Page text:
regulatory agency

regulatory agency

Independent government commission charged by the legislature with setting and enforcing standards for specific industries in the private sector. The concept was invented by the U.S. government in 1887, and regulatory agencies exist almost exclusively in the U.S. The theory is that a commission of experts on the industry being regulated is better equipped to regulate it than the legislature or executive departments. Designed to operate with a minimum of executive or legislative supervision, agencies have executive, legislative, and judicial functions, and their regulations have the force of law. Important regulatory agencies include the Food and Drug Administration, OSHA, the Federal Communications Commission, and the Securities and Exchange Commission.

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The Medicines and Healthcare products Regulatory Agency (MHRA) is the UK government agency which is responsible for ensuring that medicines and medical devices work and are acceptably safe.

The agency was formed on 1 April 2003 with the merger of the Medicines Control Agency (MCA) and the Medical Devices Agency (MDA). It is an Executive Agency of the Department of Health.

Roles of the MHRA

  1. Operate post-marketing surveillance for reporting, investigating and monitoring of adverse drug reactions to medicines and incidents with medical devices.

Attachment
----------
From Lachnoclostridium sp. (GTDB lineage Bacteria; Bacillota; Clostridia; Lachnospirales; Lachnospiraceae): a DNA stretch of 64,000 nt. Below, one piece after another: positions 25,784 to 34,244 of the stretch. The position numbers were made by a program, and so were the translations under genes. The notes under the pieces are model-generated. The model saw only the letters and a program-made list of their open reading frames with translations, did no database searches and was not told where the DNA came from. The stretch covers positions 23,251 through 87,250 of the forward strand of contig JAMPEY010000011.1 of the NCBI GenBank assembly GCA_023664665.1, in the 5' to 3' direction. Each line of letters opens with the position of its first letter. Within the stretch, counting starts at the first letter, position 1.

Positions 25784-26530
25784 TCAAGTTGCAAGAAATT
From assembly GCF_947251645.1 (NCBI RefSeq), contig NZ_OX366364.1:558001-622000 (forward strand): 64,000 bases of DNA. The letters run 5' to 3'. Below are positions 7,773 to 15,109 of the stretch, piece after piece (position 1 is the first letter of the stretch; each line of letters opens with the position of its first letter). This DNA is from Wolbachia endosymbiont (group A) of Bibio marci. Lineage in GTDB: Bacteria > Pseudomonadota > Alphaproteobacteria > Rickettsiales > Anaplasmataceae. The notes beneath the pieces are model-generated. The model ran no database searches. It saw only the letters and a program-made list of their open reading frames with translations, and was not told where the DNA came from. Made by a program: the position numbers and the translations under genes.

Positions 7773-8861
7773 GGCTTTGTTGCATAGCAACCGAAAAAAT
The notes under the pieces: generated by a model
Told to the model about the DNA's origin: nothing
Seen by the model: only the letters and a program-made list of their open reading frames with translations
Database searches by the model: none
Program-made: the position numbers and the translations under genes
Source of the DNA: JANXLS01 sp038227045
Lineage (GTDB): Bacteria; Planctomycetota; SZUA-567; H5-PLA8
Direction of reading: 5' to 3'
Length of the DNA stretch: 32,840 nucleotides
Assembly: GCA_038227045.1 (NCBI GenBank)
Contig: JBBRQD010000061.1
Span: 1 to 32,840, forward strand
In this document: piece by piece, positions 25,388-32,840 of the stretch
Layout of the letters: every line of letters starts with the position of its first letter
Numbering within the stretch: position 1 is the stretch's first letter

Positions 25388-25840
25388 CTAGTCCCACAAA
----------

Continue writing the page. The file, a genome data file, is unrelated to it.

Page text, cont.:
2. Assessment and authorisation of medicinal products for sale and supply in UK.
  3. Oversee the Notified Bodies that ensure medical device manufacturers comply with regulatory requirements before putting devices on the market.
  4. Operate a quality surveillance system to sample and test medicines to address quality defects and to monitor the safety and quality of unlicensed products.
  5. Investigate internet sales and potential counterfeiting of medicines, and prosecute where necessary.
  6. Regulate clinical trials of medicines and medical devices.
  7. Monitor and ensure compliance with statutory obligations relating to medicines and medical devices.
  8. Promote safe use of medicines and devices.
  9. Manage the General Practice Research Database and the British Pharmacopoeia.

MHRA hosts and supports a number of expert advisory bodies, including the Commission on Human Medicine which replaced the Committee on the Safety of Medicines in 2005, and the British Pharmacopoeia Commission.

As part of the European system of approval, MHRA or other national bodies can be the rapporteur or co-rapporteur for any given pharmaceutical application, taking on the bulk of the verification work on behalf of all members, while the documents are still sent to other members as and where requested.

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